UPDATE: KVAL News contacted the public affairs office at Joint Base Lewis-McChord on Tuesday. A spokesman said they are still gathering the paperwork involved in Gary Pfleider II's case. Calls made to the Oregon Military Department public affairs office on Tuesday were not returned. | Latest news
LEBANON, Ore. -- A former Oregon National Guard soldier and Purple Heart recipient is being billed for military-issued equipment he believes was lost in Iraq after he was shot and evacuated from the country.
Gary Pfleider II feels disrespected by the charges. He said he lost sight of the gear when he left Iraq and believes he should not be responsible for it now.
He doesn't remember much about getting shot in September 2007. He knows he was riding in a truck on patrol near Balad, Iraq.
"I remember grabbing ahold of my leg and realizing I had blood on my hands," said Pfleider. "And from that point on, until I got loaded onto the Stryker, was just a big blur."
Pfleider was taken to Landsthul Regional Medical Center in Germany and treated for a week at Walter Reed Army Medical Center in Washington, DC, before arriving at what is now called Joint Base Lewis McChord in Washington State.
He lost one-third of the muscle in his left leg and will have to wear a brace for the rest of his life.
After one year, he left the base and the Oregon National Guard. By then, his unit had returned to Oregon.
Pfleider inventoried his belongings and discovered several personal items and military-issued gear, including clothing, canteens and grenades, were missing.
He believed the supervisors at his former unit in Albany had filed paperwork clearing him of the charges.
But in June 2009, Pfleider received a bill for $3,175.88. Shortly afterward, the federal government began taking $120 out of his Social Security disability checks each month. Pfleider said his state and federal tax returns were also frozen.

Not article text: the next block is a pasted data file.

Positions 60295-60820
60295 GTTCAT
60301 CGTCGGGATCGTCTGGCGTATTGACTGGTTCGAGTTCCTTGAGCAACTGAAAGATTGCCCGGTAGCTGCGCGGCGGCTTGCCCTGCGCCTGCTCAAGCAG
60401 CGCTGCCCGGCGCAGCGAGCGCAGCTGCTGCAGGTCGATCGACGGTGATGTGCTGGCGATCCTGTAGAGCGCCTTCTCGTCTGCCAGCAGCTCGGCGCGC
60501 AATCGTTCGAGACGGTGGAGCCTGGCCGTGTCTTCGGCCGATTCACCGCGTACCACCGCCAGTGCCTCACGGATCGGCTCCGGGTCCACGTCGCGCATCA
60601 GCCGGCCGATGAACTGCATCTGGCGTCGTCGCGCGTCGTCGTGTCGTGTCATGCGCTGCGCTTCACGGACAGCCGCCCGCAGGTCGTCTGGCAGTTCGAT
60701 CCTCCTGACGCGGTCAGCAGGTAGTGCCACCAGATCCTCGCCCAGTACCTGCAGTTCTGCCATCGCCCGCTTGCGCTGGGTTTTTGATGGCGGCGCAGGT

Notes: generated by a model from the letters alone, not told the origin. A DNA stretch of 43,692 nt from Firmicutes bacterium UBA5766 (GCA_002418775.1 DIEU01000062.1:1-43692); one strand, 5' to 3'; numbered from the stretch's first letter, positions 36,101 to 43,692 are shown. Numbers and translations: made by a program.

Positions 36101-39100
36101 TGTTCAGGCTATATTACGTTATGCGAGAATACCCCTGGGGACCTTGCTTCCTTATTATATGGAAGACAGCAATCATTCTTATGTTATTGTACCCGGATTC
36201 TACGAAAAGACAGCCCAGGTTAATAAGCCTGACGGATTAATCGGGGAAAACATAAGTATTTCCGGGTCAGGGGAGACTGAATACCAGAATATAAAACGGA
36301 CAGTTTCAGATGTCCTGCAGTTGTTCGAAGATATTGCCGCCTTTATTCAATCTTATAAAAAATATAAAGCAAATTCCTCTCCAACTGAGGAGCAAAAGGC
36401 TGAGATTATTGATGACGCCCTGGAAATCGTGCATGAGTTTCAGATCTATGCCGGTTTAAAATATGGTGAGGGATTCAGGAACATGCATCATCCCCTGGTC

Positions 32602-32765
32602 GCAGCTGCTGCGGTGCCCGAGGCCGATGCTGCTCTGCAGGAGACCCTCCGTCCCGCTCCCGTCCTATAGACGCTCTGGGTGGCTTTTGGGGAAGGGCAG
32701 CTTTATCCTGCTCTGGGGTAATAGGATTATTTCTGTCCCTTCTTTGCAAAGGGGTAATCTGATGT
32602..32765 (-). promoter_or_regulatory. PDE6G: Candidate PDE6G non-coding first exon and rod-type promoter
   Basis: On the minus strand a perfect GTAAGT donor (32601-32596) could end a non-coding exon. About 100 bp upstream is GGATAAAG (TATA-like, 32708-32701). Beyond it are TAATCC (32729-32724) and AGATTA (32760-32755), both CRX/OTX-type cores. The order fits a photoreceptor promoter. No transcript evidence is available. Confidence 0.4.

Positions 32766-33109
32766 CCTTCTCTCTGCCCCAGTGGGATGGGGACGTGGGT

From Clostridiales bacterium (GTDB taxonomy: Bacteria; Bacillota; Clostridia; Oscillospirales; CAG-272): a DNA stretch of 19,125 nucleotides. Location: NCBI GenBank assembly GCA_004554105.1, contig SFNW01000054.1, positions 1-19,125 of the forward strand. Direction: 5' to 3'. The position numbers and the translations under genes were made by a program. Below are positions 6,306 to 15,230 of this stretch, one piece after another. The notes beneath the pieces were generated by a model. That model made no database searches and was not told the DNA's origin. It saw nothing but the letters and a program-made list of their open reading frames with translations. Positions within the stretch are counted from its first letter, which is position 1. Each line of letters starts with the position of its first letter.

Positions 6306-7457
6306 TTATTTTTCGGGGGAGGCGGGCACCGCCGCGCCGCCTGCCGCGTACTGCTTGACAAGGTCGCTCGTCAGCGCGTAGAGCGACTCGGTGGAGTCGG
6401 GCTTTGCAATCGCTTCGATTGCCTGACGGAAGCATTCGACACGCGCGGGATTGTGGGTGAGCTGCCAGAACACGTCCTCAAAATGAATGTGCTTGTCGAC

It's tough for Pfleider, who says he cannot work and cannot afford to visit his young daughters in Vancouver, Washington, to swallow.
"Honestly, I do, I think it's just sitting somewhere on somebody's desk at Fort Lewis and they just don't want to mess with it because they don't think it's a big enough issue," said Pfleider. "It's my livelihood."
Capt. Stephen Bomar, a public affairs officer with the Oregon Military Department, said Joint Base Lewis McChord is billing Pfleider.
He said it is standard for soldiers in similar situations to receive bills for missing equipment.
When a soldier is medically evacuated from a country, his or her chain of command takes responsiblity for the equipment. Responsiblity returns to the soldier upon his or her return to the unit, he explained.
"It's one of the processes. That way we keep good accountability for the equipment," said Capt. Bomar.
In those cases, soldiers can submit sworn statements explaining their situation, said Bomar. For example, said Bomar, a soldier would write they were separated from their gear when they were flown out of the country. Other soldiers might be asked to make sworn statements corroborating the account.
The charges would then go away, said Bomar.
Pfleider provided KVAL News with a sworn statement he filed at the Albany Armory in February 2010.
KVAL News asked Bomar if it was possible that Pfleider's paperwork was filed incorrectly.
"I think it could be on our part on this one or could be on the soldier's part," said Bomar. "That's one thing they're going to take a look at."
He added, if the charges are erroneous, Pfleider will be reimbursed and stop being billed. If not, he will still be responsible for the charges.
KVAL News contacted the public affairs office at Joint Base Lewis McChord. They tell KVAL News they are investigating the issue.
Pfleider says he is frustrated and just wants to focus on his upcoming ninth leg surgery and adjusting to life after war.
"Car going down a road backfiring, it still sends me into flashbacks of being over there," he said. "But I deal with it because I know it's part of my life that's never going to leave."